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The new administrators are settling into their positions in nicely. I have had a great deal of contact with all of them in the three weeks and I am happy to say I am optimistic with what I have seen and heard from them. One of the many committees in our district is our curriculum council; those looked upon as curriculum leaders in their buildings by grade level and content area. Our new administrators chair this council and we had our first meeting last Monday to give the members an idea of their vision and direction for the district. I lead two presentations with this group last year beginning the conversations of 21st century skills for students and teachers, learning in virtual environments, trying to nudge those in the room toward thinking of adding new tools into their classroom practice. Our meeting last week continued to emphasize those conversations. Meeting started with Karl Fisch’s “What If” which lead into a discussion of ISTE’s revised NETS for students. The group then participated in a World Café model discussion of the standards.

First course – Identify the four most important educational technology standards for students and indicate why you have selected them. Share your ideas and write them down on the paper on your table. One person from the original group stays at the table to share the thoughts behind the choices, everyone else moves.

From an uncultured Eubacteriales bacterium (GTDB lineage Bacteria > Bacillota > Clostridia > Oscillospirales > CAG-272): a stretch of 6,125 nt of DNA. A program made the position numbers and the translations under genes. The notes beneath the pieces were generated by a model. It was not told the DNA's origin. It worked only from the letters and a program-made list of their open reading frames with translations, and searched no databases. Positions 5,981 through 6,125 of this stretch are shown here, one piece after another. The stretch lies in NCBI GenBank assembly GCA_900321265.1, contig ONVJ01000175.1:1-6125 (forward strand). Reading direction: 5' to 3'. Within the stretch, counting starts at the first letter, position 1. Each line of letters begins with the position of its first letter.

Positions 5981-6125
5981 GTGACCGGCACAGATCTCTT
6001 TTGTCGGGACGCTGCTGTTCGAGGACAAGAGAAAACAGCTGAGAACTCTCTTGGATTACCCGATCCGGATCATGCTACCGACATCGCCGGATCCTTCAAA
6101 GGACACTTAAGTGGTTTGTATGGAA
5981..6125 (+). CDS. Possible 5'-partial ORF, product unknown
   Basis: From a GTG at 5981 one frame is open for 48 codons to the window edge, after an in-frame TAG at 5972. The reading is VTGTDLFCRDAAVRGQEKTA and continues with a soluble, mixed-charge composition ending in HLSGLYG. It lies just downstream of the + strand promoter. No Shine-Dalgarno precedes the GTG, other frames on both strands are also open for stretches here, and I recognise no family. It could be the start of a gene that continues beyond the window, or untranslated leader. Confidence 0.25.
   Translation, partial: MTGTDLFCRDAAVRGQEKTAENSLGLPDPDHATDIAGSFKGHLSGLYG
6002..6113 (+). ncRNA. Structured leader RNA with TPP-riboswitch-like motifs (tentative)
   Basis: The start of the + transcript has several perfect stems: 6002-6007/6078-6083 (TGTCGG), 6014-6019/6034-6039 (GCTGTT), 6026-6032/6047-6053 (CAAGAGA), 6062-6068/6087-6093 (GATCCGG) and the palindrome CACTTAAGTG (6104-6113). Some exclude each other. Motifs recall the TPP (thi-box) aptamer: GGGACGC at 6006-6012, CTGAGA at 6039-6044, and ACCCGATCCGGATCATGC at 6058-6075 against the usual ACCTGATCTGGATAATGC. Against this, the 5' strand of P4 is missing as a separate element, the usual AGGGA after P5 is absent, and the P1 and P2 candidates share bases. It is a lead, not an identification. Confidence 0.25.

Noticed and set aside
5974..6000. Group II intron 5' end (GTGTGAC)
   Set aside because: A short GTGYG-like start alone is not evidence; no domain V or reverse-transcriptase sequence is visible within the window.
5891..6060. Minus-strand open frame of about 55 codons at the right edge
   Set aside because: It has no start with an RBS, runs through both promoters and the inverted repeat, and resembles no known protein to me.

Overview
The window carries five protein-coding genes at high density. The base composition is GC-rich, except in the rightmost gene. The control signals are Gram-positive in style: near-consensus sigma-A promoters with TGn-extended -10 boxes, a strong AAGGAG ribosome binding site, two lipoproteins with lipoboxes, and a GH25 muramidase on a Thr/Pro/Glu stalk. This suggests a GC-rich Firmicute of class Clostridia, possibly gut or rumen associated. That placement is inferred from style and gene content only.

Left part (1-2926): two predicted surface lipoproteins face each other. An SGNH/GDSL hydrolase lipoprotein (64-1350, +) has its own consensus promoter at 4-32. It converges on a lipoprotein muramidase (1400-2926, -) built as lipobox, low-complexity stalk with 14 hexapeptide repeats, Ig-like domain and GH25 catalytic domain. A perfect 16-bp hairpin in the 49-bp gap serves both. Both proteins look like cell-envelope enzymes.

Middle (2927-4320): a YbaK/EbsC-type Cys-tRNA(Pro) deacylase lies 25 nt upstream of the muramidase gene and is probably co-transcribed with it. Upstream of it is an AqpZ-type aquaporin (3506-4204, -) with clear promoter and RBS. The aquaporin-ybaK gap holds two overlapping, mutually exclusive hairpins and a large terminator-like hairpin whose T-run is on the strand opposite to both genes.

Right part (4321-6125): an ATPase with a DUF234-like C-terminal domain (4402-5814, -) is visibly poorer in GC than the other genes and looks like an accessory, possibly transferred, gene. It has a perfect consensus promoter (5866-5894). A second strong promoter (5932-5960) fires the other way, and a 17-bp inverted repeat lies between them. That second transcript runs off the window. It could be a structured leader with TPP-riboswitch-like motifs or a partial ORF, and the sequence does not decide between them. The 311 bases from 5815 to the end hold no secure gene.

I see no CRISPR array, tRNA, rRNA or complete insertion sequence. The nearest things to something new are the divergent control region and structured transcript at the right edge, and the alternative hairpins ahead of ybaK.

Second Course – What are the two standards you would want your own children to demonstrate and why? Write them down. This time a different person stays at the table to share conversations of the choices.

Third Course – Which standard is the most challenging to teach students in our particular district and why?

The results from the third course are:
Standard 5 – Digital Citizenship
Standard 4 – Critical Thinking, Problem Solving and Decision Making

They were also asked to take the NETS back to their buildings and find out from their colleagues if these standards are represented in their curriculum. I am awaiting the responses to this activity. We will compile all the information, the goal being to have faculty identify where these standards are, or are not present, then use the information as the basis for the work of this council. Unfortunately I am pretty sure they will not find representation in the curriculum which will be ok, because now that everyone is aware of the new NETS for students, pointing out the lack evidence in the curriculum will hopefully bring conversations of 21st century skills to the forefront. I know it is a round about way to get there, but I will take any help I can get.